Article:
This is an archived article that was published on in 2011, and information in the article may be outdated. It is provided only for personal research purposes and may not be reprinted.

Once again, the nation is in the thrall of debate over whether Mitt Romney — or Jon Huntsman or any other Mormon — is Christian.

It's a well-worn stance by certain pastors and congregations who believe that Jesus Christ is the sole property of their own beliefs and that Mormonism, with its intriguing theological twists, has no claim.

Still, it's part and parcel of a debate that began when Joseph Smith founded The Church of Jesus Christ of Latter-day Saints in 1830: Does a new faith have the right to deem itself Christian when its teachings diverge from traditional Christian foundations?

These days, with both Romney and Huntsman in the presidential race, hard-core preachers are stumbling all over each other to denounce Mormonism from the pulpit, the Internet and in rallies for the likes of Rick Perry.

Bill Keller, the self-styled "world's leading Internet Evangelist and the founder of," in 2007 famously said "a vote for Romney is a vote for Satan!"

On Monday, Keller called the faith "satanically inspired" and called Smith a "racist, pedophile, polygamist and murderer!" (Exclamation points his.) Moreover, he says, "those who believe in a false Gospel like the Mormon's [sic] teach will die and be in hell for all eternity."

Earlier this year, the blogger Bryan Fischer posited that the U.S. Constitution's First Amendment was to protect the free exercise of Christianity, and that Islam has no "fundamental First Amendment claims."

Nor, Fischer wrote on and the American Family Association's website, do Muslims have the right to build mosques on U.S. soil.

Then he drifts into how Christians have had their rights stripped from them and why President Barack Obama is in way over his head in Libya. The AFA primly notes that Fischer's opinions are his and do not necessarily reflect the view of the American Family Association or American Family Radio.

In my copy of the Constitution, the First Amendment reads in part that "Congress shall make no law respecting the establishment of religion nor prohibiting the free exercise thereof ..." Luckily for him and Keller, the First Amendment has another clause — freedom of speech.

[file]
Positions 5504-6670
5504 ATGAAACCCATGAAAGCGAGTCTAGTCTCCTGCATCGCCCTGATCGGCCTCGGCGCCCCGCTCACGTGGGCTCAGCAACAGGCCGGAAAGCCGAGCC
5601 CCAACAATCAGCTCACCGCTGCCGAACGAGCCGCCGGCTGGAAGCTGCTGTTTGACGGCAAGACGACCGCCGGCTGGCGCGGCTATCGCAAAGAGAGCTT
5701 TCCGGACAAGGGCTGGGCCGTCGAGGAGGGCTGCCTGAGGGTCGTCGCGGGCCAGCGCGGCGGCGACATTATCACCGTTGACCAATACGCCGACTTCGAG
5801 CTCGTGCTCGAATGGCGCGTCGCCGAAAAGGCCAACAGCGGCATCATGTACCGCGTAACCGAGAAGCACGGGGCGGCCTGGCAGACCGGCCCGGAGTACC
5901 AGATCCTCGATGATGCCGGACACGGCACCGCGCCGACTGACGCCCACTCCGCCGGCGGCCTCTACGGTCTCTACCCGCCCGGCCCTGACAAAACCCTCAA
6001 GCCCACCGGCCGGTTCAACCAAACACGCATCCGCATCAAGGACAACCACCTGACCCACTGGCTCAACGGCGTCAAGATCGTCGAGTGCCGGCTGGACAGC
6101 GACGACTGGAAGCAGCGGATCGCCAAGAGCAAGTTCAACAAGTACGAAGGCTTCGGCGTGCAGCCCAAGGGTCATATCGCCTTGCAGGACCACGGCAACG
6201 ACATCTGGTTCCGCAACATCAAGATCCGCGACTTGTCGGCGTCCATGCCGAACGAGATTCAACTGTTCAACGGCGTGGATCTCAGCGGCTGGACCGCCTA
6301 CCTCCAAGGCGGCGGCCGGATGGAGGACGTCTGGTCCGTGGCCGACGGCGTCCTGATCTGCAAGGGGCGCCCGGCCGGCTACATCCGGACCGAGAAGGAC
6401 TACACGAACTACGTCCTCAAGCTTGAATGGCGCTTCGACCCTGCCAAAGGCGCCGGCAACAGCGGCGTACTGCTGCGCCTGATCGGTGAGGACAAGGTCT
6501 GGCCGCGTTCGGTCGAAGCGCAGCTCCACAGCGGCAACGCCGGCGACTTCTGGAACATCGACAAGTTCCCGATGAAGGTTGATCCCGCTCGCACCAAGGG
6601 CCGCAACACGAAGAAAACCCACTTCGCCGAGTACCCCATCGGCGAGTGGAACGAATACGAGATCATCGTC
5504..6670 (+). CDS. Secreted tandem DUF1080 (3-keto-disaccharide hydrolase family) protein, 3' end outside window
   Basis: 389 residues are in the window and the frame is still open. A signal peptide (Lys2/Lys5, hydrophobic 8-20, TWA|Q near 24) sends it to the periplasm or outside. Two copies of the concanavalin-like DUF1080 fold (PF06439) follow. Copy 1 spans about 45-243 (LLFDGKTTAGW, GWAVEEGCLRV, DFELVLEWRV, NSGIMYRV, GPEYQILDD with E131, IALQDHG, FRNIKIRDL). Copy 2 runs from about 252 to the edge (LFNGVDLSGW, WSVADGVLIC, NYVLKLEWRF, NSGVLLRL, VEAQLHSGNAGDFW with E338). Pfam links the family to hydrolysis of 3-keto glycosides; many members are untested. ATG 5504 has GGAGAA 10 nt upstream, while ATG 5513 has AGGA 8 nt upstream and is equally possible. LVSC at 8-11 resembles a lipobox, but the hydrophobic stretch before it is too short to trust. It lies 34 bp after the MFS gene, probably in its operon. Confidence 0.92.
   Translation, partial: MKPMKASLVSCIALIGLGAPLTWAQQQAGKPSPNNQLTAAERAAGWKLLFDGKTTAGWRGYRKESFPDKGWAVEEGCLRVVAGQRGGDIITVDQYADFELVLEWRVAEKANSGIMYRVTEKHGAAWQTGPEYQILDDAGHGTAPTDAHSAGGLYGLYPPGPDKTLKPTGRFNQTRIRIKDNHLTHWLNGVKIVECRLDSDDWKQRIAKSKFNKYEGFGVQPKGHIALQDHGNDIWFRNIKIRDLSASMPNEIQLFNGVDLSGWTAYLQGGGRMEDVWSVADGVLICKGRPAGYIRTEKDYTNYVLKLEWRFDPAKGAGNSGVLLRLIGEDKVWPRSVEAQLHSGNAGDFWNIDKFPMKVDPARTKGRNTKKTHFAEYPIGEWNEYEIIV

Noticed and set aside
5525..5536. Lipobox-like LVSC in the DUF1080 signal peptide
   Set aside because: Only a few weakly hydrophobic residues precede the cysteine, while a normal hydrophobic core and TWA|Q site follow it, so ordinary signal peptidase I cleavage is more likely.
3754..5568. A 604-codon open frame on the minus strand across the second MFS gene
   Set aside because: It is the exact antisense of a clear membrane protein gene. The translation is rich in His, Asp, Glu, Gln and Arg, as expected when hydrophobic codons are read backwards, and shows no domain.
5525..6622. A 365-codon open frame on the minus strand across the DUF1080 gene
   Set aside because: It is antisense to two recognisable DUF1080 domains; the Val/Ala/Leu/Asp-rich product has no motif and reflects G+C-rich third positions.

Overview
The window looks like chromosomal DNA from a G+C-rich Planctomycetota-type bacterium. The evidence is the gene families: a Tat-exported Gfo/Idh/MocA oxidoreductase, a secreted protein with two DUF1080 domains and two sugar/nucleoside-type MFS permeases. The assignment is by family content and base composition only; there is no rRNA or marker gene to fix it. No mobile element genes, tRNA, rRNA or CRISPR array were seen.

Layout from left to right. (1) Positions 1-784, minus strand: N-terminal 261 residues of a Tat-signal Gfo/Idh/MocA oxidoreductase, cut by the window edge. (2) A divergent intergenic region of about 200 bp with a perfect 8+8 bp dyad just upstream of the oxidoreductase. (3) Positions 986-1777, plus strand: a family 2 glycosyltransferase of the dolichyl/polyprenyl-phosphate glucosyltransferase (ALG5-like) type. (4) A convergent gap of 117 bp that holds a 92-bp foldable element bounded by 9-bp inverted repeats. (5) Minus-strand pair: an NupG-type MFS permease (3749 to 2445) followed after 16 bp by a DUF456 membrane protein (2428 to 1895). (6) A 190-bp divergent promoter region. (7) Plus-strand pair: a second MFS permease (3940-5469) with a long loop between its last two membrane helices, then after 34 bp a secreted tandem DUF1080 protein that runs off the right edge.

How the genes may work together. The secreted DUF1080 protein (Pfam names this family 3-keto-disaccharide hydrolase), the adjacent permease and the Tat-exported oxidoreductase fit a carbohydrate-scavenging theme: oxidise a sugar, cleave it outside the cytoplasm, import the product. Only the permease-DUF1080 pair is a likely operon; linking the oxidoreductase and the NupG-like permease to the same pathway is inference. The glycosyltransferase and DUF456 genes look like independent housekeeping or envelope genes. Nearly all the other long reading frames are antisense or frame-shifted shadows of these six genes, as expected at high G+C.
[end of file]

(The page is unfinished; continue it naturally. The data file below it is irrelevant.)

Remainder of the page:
In Article VI, the document also prohibits any religious test as a qualification to any office or public trust under the United States.

Now, I was raised, haphazardly, in the Catholic Church. I've disagreed with Catholic principles and teachings such as those on birth control, and heartily concurred when the pope denounced executions except in rare and horrific circumstances.

But in my birth family, there was one simple rule: Never ask another person what his or her religion is. It's not just impolite, it's none of our business. More importantly, it doesn't matter.

Ours is a world filled with an uncountable number of faith traditions as rich and varied as every individual human on the planet. Neither Christians nor Muslims nor Jews nor people of any other faith have any right to damn another believer. That's not up to us.

It is, on the other hand, our job to judge actions, individually and societally, and to recognize good as well as ill deeds.

We have a sophisticated, albeit unruly and complex, political system that gives every registered voter the opportunity to cast a ballot for her or his candidate. I might oppose Romney or any other candidate for their prior actions, positions and current statements, but their religion is not my concern.

Peg McEntee is a news columnist. Reach her at and facebook/pegmcentee.